It's like I died went to heaven this spring. The good news came like a 1-2 punch. First came the left jab that the venerable Bavarian brewery Weihenstephan had brewed a limited edition kellerbier called 1516 in honor of the 500th anniversary of the Reinheitsgebot
and that it would receive U.S. distribution. This was quickly followed by the right hook of New Glarus resurrecting Zwickel
with a new formula (when was the last time it was brewed?) and in limited quantities.
Personally, I think kellerbiers/zwickels should be produced in mass quantities and widely distributed, displacing IPAs from taps across the globe. But, sadly, I am in a minority on this issue. So I'll take what I can get. I really enjoy because, in my (limited) experience, they have that wonderful malt flavor that combines fresh and lightly toasted bread. It's that Maillard reactiony/melanoidin taste that German brewers seem to make with ease while American brewers often struggle to create or don't even try to. I think the contrast is most stark with Oktoberfests. German varieties are usually very bready while American ones often have a lot of sweetness.
I've heard two opposing explanations for why German biers have more of that bready flavor. First is that German brewers use decoction mashing. This involves taking part of the wort (the grain-water mixture), boiling it, and then returning it from whence it came. I'm not sure how this is supposed to produce the desired flavors; just some kind of latent heat voodoo, I guess. The opposing view is that German brewers use different malts than American brewers.
Personally I am agnostic on this issue. All I know is that A) I love the Maillard reactiony/melanoidin taste and that B) German biers have it more often and in greater quantities than American beers.
I have undertaken a completely half-assed amateur investigation into zwickels and kellerbiers and it has revealed that they are, for all intents and purposes, the same style. Unfortunately, my inquiry never took me to Germany so I wouldn't be at all surprised if there are slight variations in practice such as one being a bit hoppier than the other or more carbonated.
Kellerbier means "cellar beer" while a zwickel is a sampling valve on a cask and each is an unfiltered lager. They're pale, turbid, and have a solid malty base along with generous helping of hops. That's my take, anyway.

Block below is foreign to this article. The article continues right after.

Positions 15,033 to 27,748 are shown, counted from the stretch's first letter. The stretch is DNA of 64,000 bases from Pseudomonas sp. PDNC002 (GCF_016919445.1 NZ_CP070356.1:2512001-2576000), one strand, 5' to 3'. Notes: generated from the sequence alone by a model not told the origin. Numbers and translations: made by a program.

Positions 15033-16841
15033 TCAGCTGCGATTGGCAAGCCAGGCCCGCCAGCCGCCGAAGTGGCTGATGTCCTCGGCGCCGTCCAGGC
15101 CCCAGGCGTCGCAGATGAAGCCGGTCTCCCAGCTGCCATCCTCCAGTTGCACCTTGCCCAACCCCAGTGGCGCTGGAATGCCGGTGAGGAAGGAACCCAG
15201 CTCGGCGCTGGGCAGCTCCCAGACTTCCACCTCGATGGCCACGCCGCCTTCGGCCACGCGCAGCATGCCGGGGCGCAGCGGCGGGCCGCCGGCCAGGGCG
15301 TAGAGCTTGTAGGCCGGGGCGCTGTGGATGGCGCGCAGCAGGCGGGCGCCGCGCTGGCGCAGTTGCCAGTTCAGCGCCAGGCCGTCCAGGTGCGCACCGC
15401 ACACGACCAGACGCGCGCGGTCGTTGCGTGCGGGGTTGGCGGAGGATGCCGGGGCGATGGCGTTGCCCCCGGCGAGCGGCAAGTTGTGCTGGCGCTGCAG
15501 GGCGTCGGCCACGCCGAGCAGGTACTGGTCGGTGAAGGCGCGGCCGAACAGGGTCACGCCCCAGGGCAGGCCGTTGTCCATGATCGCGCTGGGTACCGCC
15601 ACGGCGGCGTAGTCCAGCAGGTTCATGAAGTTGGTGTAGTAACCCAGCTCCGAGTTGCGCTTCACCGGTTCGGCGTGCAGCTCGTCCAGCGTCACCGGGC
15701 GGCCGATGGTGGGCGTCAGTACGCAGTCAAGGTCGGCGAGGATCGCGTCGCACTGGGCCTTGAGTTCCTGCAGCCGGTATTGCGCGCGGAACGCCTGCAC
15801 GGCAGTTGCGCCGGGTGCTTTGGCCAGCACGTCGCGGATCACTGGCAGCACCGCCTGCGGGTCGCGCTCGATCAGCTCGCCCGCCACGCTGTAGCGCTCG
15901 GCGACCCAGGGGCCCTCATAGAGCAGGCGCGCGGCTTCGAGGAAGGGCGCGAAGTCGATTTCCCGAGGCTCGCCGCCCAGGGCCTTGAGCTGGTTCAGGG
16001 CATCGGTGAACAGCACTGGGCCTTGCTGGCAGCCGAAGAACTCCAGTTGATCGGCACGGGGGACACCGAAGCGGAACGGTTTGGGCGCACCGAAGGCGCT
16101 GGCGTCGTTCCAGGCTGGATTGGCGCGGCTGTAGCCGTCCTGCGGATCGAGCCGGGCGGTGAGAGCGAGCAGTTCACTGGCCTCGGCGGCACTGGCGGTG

Weihenstephan claims to be the oldest brewery in the world with records showing a brewery having been licensed on its site in 1040. New Glarus Brewing, meanwhile, was founded slightly more recently in 1993 in the eponymous Wisconsin town just south of here. Its brewmaster, Dan Carey, served as an apprentice brewer in Bavaria and is no stranger to German bier.
Each brew has some novelty in its hop selection. 1516 features Hallertauer Record hops, an heirloom variety that appears to be hanging on by a thread. Only 1 hectare was grown last year - that's about 2.5 acres or, as my calculator helpfully informs me, .92 soccer fields. What do Hallertauer Record hops taste like? I dunno. Zwickel features not only German and Czech hops, but also French ones. I've encountered the French Strisselspalt hop on a couple of occasions but am unsure if that is what was used here. The label notes it was brewed with six hop additions and warns drinkers that it is "assertively hoppy". In addition, pursuant to my blathering above on decoction, Zwickel's label also says that it was brewed using a decoction mash.
Zwickel poured a burnished yellow and was clear. 1516 was a little bit darker and appeared light gold in the center of the glass although it was much lighter at the narrower bottom. Unlike the its cousin, 1516 was a touch turbid. Both biers ended up with creamy, white heads that lasted what I consider to be an average amount of time – about 30 seconds. While both biers had bubbles inside, 1516 was noticeably more effervescent.